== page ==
David and I managed to get three seconds on the day, so we felt pretty good. In the first race we had a not so great start, but managed to catch the right shift correctly and get to the first mark first. With the way the shifts came in it seems as if being rightmost boat, but near the middle of the course worked best for us in the first race. Think it was Nabeel who passed us on the second weather leg and we couldn’t pass him down wind.
In the second race, we got exactly the start we wanted at the favored end by the committee boat, and were able to hold on near the front through the whole race. I don’t remember who passed us, but again there was a lot of shifting wind and middle right with clear air worked for us. In those conditions we let the jib tell us when to tack and eased out the main a lot when we couldn’t see the wind. We blew it on the last down wind leg by setting the spinnaker, when we shouldn’t have. Don’t forget to check if you can lay the mark!
In the last race we had an ok start, but that first leg took forever as the wind was coming straight down. Again we stayed calm as we passed and were passed by other boats.
Thankfully the wind filled in enough for all of us to get back to the marina under sail.
Here is the writeup from Geoff Bishop, 3rd place Lightning in Sunday’s Fall Series #3. Geoff was sailing with his daughter, Gigi, and son Quentin. Thank you, Geoff, for the writeup and great job to you and your crew for a 3rd on a very tough day! Please feel free to add your own comments and observations here as well.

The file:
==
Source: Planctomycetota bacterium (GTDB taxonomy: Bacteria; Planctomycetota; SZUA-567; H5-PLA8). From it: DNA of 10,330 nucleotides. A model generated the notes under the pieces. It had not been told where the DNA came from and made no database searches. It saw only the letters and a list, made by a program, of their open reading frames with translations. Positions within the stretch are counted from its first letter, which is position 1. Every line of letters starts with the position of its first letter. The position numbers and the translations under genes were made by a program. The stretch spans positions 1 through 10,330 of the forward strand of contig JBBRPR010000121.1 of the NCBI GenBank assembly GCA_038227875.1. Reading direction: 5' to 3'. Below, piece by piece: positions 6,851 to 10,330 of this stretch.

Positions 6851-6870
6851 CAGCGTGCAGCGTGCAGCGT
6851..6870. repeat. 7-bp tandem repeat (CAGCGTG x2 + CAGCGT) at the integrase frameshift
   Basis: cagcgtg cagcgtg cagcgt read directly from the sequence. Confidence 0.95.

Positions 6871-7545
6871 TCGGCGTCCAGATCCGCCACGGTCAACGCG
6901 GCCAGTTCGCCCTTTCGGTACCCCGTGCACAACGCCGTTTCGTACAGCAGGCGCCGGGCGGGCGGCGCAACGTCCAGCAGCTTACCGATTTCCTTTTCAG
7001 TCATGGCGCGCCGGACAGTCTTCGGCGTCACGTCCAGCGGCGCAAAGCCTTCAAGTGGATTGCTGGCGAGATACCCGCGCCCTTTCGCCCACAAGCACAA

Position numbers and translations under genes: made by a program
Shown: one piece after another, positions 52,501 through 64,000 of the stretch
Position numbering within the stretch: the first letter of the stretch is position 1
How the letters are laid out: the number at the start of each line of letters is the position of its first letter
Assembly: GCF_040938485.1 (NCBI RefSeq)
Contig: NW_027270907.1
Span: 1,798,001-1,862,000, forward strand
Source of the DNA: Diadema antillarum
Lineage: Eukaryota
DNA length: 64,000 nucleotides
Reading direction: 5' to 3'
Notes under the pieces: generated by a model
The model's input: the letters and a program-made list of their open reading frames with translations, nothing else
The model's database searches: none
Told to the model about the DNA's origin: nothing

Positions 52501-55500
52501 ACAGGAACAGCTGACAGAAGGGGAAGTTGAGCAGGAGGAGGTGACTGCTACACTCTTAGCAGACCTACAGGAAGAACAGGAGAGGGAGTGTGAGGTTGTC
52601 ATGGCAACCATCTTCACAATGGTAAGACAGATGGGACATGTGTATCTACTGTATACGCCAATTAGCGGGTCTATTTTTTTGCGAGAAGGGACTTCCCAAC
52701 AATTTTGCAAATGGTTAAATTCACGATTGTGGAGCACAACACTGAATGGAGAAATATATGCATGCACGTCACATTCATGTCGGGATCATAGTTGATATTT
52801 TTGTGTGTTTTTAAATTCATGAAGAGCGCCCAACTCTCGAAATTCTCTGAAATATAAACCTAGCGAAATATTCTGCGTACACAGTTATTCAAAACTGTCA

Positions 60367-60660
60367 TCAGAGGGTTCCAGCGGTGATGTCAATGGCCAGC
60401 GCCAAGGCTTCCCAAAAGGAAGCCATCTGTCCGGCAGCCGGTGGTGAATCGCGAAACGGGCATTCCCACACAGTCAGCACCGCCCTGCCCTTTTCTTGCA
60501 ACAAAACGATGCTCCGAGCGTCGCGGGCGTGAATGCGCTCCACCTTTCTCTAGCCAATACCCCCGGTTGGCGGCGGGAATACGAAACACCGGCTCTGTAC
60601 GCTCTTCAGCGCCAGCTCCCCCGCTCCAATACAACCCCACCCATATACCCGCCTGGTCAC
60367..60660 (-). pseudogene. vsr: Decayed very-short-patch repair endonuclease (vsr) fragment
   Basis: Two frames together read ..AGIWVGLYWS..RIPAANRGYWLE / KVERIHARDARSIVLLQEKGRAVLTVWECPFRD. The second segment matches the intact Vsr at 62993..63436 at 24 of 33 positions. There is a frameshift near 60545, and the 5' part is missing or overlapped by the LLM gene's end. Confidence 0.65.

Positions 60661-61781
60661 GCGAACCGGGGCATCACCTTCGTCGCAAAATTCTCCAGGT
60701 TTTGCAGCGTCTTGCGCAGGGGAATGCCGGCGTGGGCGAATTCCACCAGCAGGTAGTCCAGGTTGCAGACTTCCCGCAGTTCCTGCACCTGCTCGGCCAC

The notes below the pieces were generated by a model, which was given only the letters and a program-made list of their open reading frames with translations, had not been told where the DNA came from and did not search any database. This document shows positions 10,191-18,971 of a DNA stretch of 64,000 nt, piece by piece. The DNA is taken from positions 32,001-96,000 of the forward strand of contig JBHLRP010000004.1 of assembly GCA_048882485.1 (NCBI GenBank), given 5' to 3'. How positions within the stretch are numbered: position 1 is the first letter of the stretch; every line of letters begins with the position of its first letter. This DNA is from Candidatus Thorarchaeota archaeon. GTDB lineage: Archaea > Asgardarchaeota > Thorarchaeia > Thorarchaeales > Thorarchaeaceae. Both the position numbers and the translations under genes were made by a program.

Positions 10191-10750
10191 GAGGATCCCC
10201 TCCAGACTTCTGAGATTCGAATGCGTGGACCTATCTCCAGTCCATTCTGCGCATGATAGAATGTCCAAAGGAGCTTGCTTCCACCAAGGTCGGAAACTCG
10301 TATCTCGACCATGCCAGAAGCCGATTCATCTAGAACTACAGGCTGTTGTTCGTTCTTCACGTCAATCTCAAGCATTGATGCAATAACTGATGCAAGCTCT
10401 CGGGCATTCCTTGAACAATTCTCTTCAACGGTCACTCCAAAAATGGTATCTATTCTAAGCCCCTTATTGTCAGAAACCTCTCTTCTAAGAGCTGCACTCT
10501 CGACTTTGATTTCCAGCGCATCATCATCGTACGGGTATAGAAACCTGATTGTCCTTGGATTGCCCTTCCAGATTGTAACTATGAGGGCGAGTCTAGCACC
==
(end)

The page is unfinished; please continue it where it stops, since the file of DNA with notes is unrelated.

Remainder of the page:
Sit still and try to keep moving! It was a fun day on the river but once again not much wind. Sailing out to the course I was pleasantly surprised by a steady breeze but in the end the forecast for light and variable winds held true. The race committee did a phenomenal job setting the marks and a square start line despite early engine problems. Trying to recall the light air sailing lessons we learned last week, our strategy was simply to keep the boat moving. We did our best to start the day’s only race on starboard with speed and footed nicely up the left side of the course. When waves from boat traffic in the channel came by we footed even more in order to keep our boat moving through the chop. Taking those waves head on in this light air would have been deadly. Then the wind died and a breeze filled in on the right side of the course! The boats that went right were heroes! In retrospect the more dependable wind was probably coming down the Anacostia – on the right side of the course – and I made a point of staying right on the next upwind leg. The rest of the race seems a bit of a blur as we sat bobbing up and down, drifting under the blazing sun. Somewhere along the way I recalled the saying: “the first shall be last and the last shall be first.” This thought came to mind right about the time Shadowfax came scooting by us downwind with the spinnaker pulling and passing boats right and left. With patience and perseverance we coaxed our boat forward and on the last downwind leg found a little breath of wind coming off the airport side of the river that we used to generate some momentum around the pin and into the final stretch. The final leg of our race reminded me of rubber duckies floating in a bathtub. We were near a group of about four lightnings just bobbing ever closer to the finish line – and in particular the leeward pin as the current was at least as strong as any “wind.” By sheer luck we bobbed just ahead of Frank and Marianne (we had traded places back and forth with them most of the race) for a third place finish. Not exactly lightning speed, but we’ll take it. Thank you to all who participated –most of the classes had a great turnout – and thank you to the race committee who graciously let us go in early to enjoy the rest of our afternoon on shore.